House Oversight Committee Chairman Darrell Issa, a California Republican, and House Transportation Committee Chairman Bill Shuster, a Pennsylvania Republican, on Thursday sent a letter to Transportation Secretary Ray LaHood asking for internal documents discussing budget flexibilities. The Department of Transportation said it is reviewing the request.

However, a congressional aide involved in the original automatic spending cut legislation that was enacted in August 2011 told Reuters that the administration cannot under current law shift money from outside accounts to fund the air traffic controller account.

SEQUESTRATION FALLOUT

The FAA has said it will have to furlough 47,000 employees for up to 11 days through Sept. 30 in order to save $637 million that is required by the "sequestration," automatic spending cuts that started on March 1 for most federal agencies.

Of those 47,000 workers, almost 15,000 are full-time air traffic controllers or trainees.

The FAA issued an update that said more than 863 delays in the system on Wednesday were attributable to staffing reductions resulting from the furloughs.

An additional 2,132 delays were attributed to weather and other factors, the FAA said. The agency said it would work with airlines to minimize delays.

Airlines, many of which are reporting earnings this week, have pushed the government to quickly ease the flight delays caused by the furloughs.

Jeff Smisek, chairman and chief executive of United Continental Holdings Inc, said his company's network operations center is working around the clock to minimize the impact of fewer controllers.

"We are disappointed that the FAA chose this path, that maximizes customer disruptions and damage to airlines instead of choosing a less disruptive method to comply with the budget obligations," Smisek said on a conference call.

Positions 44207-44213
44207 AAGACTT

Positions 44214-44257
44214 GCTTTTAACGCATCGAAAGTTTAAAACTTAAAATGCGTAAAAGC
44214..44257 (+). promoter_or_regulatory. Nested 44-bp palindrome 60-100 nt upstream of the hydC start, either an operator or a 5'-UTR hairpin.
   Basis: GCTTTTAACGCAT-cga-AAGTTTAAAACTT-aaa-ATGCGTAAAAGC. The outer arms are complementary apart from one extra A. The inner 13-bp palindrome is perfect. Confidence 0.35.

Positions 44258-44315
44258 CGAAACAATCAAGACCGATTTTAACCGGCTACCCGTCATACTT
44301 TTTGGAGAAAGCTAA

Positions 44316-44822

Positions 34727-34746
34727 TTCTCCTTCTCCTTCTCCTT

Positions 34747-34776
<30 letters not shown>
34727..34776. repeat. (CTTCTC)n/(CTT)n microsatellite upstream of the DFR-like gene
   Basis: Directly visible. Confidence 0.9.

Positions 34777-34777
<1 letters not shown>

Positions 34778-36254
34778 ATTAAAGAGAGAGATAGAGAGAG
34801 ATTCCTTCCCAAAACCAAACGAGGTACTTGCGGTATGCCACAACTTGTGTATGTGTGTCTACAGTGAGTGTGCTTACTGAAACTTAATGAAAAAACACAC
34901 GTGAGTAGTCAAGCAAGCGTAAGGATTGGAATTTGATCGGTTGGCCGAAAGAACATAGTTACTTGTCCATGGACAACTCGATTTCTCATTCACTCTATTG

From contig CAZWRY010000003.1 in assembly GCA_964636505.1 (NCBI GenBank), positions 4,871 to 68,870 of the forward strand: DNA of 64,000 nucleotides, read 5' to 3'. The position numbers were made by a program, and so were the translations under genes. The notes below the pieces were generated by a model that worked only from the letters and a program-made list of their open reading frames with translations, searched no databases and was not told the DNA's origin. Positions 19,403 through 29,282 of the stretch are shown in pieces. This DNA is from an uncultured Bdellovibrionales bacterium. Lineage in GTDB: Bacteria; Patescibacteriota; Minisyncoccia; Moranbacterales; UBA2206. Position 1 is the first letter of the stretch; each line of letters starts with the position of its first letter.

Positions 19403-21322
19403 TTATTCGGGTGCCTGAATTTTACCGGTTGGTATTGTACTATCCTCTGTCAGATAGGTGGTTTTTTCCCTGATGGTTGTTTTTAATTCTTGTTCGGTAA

CLOSED-DOOR TALKS

Thursday's flurry of activity in Washington followed a meeting late on Wednesday by the top Democrat and Republican on the Senate Commerce Committee, LaHood and FAA Administrator Michael Huerta to discuss what steps Congress could take to provide the FAA with the flexibility it needs to cancel the furloughs.

Senate Commerce Committee Chairman Jay Rockefeller, a West Virginia Democrat, and Senator John Thune, a South Dakota Republican, were considering "a few options" that came out of that conversation. By late Thursday, the talks, involving a handful of senators, had mostly settled on which approach they wanted to take, according to Senate aides.

Earlier in the day, senators had been considering attaching any FAA funding measure to an unrelated Internet sales tax measure the Senate has been debating all week. But that bill faced an uncertain fate in the House, prompting negotiators to plan a stand-alone bill to fix the air travel problem.

The proposal being weighed would not spare other agencies and federal programs from the across-the-board reductions totaling $85 billion. (Reporting by Richard Cowan, with additional reporting by Doug Palmer, Thomas Ferraro, David Lawder, Karen Jacobs and Nivedita Bhattacharjee; Writing by Karey Van Hall; Editing by Vicki Allen, Bill Trott and Cynthia Osterman)